Book review of Collected Poems 1961-2000
by Eve West Bessier (University of California, Davis)
Richard Denner's poems are storms of desert rain. Short, intense, profuse and creating fertile ground.
The first poem of his collected work begins with this slender proclamation: "we find / ourselves / in a new / world / speaking / an old / language." Yet, Denner finds a nascent tenderness in that old tongue that radiates equally from drama and humor.
Hugging the spine of this 500 plus page, black monolith, Denner's incantations rant, roll off the tongue and stare down the gullet of the eternal with a vengeance, and with an elegance that is no pomp and all circumstance.
Certainly the circumstances of this forty-year span of the poet's life are fertile ground enough for poetic insights. The poems are arranged chronologically and geographically, moving from Berkeley in the 1960's to Alaska to Washington to Colorado, and finally landing in Santa Rosa, California in 1998. The volume also includes the author's linoleum block prints, nude figures, rendered with a confident honesty.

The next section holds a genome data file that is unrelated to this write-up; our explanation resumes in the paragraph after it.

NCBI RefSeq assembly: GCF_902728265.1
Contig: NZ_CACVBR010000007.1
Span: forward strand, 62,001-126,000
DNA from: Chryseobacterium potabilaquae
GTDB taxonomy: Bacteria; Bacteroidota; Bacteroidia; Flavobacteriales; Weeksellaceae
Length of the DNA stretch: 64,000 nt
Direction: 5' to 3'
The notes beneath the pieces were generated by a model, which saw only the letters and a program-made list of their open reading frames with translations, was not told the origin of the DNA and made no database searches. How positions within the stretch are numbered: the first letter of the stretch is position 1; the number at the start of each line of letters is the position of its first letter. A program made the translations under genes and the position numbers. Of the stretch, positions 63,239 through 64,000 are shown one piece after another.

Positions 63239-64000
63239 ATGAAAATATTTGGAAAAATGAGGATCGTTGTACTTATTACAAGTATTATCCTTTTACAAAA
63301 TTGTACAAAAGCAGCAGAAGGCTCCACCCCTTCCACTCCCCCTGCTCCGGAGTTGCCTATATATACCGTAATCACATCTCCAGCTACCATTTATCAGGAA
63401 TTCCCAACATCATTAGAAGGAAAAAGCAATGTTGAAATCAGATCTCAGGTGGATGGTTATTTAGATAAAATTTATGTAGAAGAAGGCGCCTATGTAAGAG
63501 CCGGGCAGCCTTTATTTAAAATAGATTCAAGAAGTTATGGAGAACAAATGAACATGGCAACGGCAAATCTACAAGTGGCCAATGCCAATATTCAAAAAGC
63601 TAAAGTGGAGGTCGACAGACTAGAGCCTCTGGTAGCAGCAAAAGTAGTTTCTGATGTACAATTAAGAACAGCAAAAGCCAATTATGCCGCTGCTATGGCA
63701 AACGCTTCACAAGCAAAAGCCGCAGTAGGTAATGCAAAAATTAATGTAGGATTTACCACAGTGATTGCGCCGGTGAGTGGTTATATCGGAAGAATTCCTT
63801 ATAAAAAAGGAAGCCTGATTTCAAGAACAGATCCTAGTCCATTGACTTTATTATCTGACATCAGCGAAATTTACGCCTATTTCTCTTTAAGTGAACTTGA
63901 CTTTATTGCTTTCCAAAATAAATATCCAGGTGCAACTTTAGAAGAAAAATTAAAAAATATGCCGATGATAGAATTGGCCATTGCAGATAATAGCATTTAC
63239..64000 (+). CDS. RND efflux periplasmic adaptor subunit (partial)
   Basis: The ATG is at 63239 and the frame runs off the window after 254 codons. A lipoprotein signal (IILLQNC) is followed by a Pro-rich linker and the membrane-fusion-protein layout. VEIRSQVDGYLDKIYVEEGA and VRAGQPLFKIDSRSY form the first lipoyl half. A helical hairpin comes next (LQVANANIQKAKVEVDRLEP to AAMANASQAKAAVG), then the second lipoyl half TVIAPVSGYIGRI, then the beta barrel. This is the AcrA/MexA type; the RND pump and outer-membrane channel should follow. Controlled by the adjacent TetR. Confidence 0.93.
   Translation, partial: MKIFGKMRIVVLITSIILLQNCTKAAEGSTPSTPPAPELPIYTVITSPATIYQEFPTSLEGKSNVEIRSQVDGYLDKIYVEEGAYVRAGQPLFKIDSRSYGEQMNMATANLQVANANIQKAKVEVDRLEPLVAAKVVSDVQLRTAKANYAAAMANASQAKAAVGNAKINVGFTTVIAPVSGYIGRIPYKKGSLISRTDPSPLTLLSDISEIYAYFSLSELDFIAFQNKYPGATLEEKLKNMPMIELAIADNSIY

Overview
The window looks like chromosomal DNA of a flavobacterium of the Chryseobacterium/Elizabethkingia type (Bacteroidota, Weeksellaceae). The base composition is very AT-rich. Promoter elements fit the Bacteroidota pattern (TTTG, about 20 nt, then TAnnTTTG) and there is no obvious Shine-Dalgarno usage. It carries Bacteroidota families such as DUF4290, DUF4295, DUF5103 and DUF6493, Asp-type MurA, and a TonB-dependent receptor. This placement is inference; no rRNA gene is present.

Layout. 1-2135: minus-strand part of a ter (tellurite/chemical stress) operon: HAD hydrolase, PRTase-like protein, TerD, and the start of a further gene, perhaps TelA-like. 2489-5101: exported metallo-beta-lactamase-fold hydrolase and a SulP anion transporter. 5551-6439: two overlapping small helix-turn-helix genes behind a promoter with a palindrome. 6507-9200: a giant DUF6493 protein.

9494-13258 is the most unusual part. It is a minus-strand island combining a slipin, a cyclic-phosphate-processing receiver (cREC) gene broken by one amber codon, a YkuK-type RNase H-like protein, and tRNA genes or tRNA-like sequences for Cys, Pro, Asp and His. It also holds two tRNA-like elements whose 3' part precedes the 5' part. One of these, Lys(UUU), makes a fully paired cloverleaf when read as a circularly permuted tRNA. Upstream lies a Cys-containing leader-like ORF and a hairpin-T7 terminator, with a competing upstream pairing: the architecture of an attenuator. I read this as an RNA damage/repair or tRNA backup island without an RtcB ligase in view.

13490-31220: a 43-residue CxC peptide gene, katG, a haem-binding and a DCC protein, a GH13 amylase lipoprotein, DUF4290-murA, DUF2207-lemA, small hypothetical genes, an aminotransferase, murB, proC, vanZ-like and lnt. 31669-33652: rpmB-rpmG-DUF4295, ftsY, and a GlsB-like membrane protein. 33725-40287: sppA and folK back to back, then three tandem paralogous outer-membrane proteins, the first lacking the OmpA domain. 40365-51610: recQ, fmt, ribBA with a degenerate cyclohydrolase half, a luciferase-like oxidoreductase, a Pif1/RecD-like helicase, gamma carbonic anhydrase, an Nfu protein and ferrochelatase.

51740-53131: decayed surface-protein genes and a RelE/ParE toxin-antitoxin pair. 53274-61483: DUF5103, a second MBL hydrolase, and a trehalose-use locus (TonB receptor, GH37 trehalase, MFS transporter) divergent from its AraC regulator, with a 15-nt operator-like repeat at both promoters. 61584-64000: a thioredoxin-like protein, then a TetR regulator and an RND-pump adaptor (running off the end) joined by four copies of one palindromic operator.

The poet's voice remains remarkably secure and even throughout this stretch of time and personal evolution, as if the voice itself were already found and whole when that journey began and only the angle of perception and the depth of vision have clarified.
Denner is fond of angles, of the way light, thrown on matter, changes reality, alters meaning, if even for a moment. His poems spawn words that then turn 180 degrees to new meanings by association, or by the magician's slight of hand.
His poems of love are arrestingly unhampered by sentiment. His politics are sedimentary rock elevated by Platonic techtonics, ideas hoisted and tossed like a salad and dressed with apple cider vinegar. Sharp and uncensored. Denner is unconcerned about appearing wise or astute, his writing is clean and playful, devoid of conceit, adroit by virtue of candor.
Denner's work brings us to "a place smaller than the heart / but bigger than the world." And if he is one of the first of his generation of poets to publish a collected work, it is perhaps because he has lived each day not once, but once again to savor its very tonic and to gain all there is of truth and beauty from the bough's sweet fruit.